The folks at this non-profit farm outside Palmer were doing sustainable agriculture long before it was cool—or before most people used such a term. Located 45 minutes from Anchorage, the Musk Ox farm project was conceived in the 1950s as an agrarian opportunity to villagers in Western Alaska, and today it’s a fascinating look at an animal (and a way of life) that was perilously close to extinction.
Meet the Wooly Mammoth’s Neighbor
The musk ox—one of the Arctic’s oldest living species, and once a contemporary of the wooly mammoth and saber-toothed tiger—possesses a soft under-wool called qiviut. In the early 1950’s, anthropologist John Jerome Teal Jr. recognized that the best—or sometimes only—way that rural Alaskans could earn a cash income was to leave home and seek work elsewhere. Teal’s dream was to domesticate a geographically appropriate animal, and bring an economic opportunity—gentle and sustainable agriculture—to a part of the world that had previously known none. By 1969 Teal split his new organization into two separate entities: The Musk Ox Farm, to focus on the domestication of the musk ox and to harvest the qiviut fiber; and Oomingmak, a cooperative of Native knitters who would take the raw fiber from fluff to yarn and then to beautiful, hand-knit garments. Both organizations carry on the vision of John Teal today.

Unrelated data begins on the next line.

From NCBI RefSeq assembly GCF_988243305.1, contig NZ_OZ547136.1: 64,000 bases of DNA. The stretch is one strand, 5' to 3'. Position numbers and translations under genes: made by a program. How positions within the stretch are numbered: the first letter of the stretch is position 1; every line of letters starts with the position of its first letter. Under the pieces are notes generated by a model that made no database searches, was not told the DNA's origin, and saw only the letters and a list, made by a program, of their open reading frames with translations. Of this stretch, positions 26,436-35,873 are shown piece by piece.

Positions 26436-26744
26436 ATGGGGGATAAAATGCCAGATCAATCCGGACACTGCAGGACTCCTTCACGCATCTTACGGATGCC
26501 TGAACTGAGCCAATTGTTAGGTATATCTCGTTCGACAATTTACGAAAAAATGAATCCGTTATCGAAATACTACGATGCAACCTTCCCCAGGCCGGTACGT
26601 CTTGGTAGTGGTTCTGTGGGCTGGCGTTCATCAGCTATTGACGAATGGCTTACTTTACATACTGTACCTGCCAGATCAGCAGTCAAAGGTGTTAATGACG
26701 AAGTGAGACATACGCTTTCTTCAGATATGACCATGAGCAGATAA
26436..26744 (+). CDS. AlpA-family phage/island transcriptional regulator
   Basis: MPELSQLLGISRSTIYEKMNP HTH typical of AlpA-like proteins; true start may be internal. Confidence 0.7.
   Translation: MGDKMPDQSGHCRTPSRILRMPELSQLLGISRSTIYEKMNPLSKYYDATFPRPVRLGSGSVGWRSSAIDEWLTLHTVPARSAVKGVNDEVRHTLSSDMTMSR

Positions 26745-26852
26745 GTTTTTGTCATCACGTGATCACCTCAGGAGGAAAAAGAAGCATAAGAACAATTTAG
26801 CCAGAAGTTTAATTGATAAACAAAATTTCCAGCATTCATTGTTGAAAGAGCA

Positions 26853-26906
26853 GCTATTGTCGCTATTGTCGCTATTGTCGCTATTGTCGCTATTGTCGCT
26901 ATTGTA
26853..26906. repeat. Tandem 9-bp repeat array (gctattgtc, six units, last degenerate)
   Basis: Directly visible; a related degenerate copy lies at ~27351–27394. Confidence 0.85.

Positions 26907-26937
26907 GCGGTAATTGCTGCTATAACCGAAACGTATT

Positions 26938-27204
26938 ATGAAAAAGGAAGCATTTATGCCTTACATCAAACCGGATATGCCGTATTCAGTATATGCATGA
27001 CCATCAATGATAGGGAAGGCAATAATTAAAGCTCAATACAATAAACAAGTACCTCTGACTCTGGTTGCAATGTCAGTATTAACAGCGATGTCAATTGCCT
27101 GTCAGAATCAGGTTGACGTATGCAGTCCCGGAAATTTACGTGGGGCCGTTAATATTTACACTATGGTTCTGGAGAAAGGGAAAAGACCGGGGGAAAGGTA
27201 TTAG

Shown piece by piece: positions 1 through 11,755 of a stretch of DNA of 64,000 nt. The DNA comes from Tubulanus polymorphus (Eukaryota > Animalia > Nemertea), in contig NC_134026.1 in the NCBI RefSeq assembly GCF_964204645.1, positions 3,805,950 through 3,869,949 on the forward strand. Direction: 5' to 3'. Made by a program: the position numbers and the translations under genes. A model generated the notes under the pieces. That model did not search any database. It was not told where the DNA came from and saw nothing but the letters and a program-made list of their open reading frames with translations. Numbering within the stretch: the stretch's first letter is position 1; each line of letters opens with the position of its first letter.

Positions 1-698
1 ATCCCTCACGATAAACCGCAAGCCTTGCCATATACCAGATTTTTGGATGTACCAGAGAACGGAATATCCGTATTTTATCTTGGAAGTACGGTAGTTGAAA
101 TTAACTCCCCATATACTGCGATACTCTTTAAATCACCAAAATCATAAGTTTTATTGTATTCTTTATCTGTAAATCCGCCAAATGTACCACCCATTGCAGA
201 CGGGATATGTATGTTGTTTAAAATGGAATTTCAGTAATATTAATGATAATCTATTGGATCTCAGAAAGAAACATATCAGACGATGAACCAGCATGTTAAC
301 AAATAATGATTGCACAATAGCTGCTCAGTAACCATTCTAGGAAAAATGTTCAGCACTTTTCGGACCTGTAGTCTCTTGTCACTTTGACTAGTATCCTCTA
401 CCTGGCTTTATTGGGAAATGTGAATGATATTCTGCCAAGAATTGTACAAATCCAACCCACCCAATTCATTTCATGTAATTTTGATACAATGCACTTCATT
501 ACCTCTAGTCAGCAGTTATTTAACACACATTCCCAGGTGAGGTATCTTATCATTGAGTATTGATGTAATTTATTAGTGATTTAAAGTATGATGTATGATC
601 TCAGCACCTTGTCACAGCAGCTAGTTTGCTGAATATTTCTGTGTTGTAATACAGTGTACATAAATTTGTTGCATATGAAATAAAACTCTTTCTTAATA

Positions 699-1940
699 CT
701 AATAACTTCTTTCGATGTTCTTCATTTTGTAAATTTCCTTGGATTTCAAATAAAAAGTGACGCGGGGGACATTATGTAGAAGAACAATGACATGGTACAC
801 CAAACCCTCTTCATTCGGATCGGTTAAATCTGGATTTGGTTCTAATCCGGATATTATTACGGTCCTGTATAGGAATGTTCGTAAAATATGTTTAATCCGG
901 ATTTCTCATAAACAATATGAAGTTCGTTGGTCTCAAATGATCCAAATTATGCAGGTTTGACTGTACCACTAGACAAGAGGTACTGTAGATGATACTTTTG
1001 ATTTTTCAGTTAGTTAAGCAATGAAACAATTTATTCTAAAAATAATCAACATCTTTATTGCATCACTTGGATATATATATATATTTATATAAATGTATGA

Warmer than Wool
Every spring, qiviut is combed from the musk ox and native knitters expertly turn it into hats, scarves, nachaqs (Eskimo smoke rings), and other clothing; the proceeds help supplement their subsistence lifestyle. Not only does qiviut feel great, it’s also plenty warm: It’s actually eight times warmer than sheep’s wool by weight.
Photo Ops with the “Bearded Ones”
You can take a 40 - 45 minute tour of the farm, where you’ll see about 70 musk oxen, and perhaps even some babies. Since they’re friendly creatures, they may come right up to the fence to greet visitors. Your guide will tell you all about these unique creatures—whose native name, Oomingmak, translates to “the bearded ones”—but will also offer an educational tour of a unique working farm, as well as sharing the history of Palmer and how this great project continues to grow.
Of course, don’t leave without checking out the the gift shop, where you can buy gorgeous qiviut products created by the Alaskan fiber artists—a beautiful and lasting souvenir.
If you're visiting in the fall, be sure to spectate or participate in the Musk Ox Farm's annual Running with the Bulls. The trail cuts through pastures and takes you past 70+ musk oxen, with the option of a 10k, 5k, or 1k Kid's Fun-Run. All proceeds go towards taking care of the animals on the non-profit Musk Ox Farm. Don’t miss out on this uniquely Alaskan one-of-a-kind race!